Advances in our trans health services Sherbourne has been working hard to expand our services for trans and gender nonconforming people since being awarded new funding by the Ministry of Health and LongTerm Care. All primary care providers across our population teams have now been fully trained to provide surgery planning visits and referrals for transition-related surgeries (TRS). Our Infirmary has also started admitting clients for post-surgical recovery, and 289 providers across the province have been trained to provide TRS referrals through our Rainbow Health Ontario program. A new Mental Health Counsellor and a Systems Navigator will be joining this spring. In March we kicked off three peer-to-peer groups for trans men who are considering, waiting for, or have had TRS. The groups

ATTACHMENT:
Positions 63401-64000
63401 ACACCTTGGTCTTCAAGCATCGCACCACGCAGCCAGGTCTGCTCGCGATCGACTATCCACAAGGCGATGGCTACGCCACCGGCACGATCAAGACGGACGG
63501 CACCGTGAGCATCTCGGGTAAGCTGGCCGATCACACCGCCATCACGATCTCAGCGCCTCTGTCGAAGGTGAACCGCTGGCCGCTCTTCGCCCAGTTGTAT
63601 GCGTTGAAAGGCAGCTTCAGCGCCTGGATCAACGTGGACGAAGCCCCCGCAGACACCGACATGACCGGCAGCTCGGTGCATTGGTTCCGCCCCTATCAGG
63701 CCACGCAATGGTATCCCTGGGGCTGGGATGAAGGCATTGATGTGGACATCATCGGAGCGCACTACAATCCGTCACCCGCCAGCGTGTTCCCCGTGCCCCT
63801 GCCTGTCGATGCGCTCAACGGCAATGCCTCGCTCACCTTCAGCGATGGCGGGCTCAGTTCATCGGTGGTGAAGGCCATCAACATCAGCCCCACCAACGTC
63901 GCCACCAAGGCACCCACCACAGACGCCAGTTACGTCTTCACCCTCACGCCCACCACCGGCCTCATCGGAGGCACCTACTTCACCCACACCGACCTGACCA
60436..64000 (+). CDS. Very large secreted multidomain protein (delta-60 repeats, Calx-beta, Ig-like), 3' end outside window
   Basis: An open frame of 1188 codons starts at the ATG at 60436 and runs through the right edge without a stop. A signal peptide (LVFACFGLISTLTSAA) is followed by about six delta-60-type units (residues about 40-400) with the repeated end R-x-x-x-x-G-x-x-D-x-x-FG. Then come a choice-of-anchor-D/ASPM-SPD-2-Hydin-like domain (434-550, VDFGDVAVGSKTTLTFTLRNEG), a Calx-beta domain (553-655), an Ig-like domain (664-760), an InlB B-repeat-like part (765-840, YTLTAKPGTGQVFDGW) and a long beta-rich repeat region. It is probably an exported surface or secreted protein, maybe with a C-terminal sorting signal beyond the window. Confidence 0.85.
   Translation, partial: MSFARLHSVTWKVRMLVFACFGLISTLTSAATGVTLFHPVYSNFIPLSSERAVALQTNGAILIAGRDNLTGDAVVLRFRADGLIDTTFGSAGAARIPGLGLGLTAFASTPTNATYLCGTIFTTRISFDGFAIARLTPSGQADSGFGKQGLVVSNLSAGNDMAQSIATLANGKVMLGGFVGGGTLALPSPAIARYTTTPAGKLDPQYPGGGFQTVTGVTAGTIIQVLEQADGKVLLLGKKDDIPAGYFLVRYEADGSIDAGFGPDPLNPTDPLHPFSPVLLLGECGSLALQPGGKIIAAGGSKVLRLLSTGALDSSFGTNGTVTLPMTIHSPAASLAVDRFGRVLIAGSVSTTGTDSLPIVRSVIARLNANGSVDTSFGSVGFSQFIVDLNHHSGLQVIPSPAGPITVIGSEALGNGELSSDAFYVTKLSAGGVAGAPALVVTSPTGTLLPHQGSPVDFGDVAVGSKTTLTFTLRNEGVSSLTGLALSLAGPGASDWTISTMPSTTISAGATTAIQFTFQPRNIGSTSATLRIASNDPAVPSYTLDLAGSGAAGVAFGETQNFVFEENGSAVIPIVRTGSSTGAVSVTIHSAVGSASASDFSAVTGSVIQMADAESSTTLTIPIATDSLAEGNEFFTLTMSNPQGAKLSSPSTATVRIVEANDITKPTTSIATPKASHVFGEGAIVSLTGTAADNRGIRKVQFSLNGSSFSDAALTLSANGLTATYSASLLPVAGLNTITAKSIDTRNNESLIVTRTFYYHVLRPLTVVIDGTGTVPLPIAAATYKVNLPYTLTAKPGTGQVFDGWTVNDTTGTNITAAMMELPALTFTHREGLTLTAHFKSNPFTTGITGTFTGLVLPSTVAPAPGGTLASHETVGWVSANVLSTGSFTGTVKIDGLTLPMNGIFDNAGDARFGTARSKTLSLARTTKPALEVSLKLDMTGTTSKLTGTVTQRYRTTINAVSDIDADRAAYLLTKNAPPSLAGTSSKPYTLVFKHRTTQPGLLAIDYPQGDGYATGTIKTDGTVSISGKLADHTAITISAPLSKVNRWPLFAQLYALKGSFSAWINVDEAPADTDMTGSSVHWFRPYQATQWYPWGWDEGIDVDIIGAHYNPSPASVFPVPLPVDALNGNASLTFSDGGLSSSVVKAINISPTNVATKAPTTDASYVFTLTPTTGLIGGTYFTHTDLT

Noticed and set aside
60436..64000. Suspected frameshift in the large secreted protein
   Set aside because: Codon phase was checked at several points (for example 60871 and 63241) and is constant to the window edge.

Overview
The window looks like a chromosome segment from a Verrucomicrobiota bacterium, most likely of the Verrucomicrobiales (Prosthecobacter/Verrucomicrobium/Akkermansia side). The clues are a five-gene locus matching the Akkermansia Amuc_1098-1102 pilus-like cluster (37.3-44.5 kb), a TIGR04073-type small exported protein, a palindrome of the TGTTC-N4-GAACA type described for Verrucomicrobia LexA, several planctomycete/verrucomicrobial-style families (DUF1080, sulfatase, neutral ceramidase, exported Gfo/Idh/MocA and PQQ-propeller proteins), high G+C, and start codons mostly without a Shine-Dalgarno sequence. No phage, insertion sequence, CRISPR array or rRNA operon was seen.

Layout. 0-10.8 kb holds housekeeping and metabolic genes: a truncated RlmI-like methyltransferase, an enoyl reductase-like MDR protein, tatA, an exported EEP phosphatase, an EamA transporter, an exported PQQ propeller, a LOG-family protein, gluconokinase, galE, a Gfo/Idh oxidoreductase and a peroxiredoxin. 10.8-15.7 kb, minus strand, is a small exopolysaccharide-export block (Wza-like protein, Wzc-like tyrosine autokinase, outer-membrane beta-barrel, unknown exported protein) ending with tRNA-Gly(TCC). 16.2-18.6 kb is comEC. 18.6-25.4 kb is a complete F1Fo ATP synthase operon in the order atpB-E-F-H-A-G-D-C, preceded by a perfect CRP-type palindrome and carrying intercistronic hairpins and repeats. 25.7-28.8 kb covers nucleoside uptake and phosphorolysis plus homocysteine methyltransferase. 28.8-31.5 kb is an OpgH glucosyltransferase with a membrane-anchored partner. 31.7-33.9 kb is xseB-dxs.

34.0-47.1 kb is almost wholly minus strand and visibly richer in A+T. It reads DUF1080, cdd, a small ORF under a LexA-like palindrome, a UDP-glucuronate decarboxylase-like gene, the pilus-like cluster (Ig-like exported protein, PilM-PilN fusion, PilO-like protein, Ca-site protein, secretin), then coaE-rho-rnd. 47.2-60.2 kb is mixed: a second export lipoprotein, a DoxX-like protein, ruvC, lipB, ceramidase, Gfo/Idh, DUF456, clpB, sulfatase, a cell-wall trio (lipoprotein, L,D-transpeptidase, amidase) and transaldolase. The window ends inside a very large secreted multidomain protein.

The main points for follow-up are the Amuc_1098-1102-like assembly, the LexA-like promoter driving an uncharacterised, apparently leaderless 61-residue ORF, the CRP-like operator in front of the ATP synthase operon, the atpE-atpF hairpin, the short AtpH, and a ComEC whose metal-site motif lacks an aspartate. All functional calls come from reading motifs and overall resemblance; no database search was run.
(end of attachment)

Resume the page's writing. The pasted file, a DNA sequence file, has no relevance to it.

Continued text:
aim to help clients navigate their surgeries and support their recovery by providing information and creating lasting networks that they can draw on. For more information visit the ‘Support and Activity Groups’ page on the Sherbourne website. We have also been working with our expansion partners, Women’s College Hospital (WCH) and the Centre for Addiction and Mental Health (CAMH) to increase access to care for trans people across the broader health system. This partnership is called the Trans Health Expansion (THEx). A working group of the partners is focused on building capacity to provide TRS at WCH, as well as eliminating the waitlist at CAMH and concentrating its services on clients with complex mental health conditions. If you want to keep up to date on the partnership’s progress, please visit http://eepurl.com/bR4EUT to receive updates.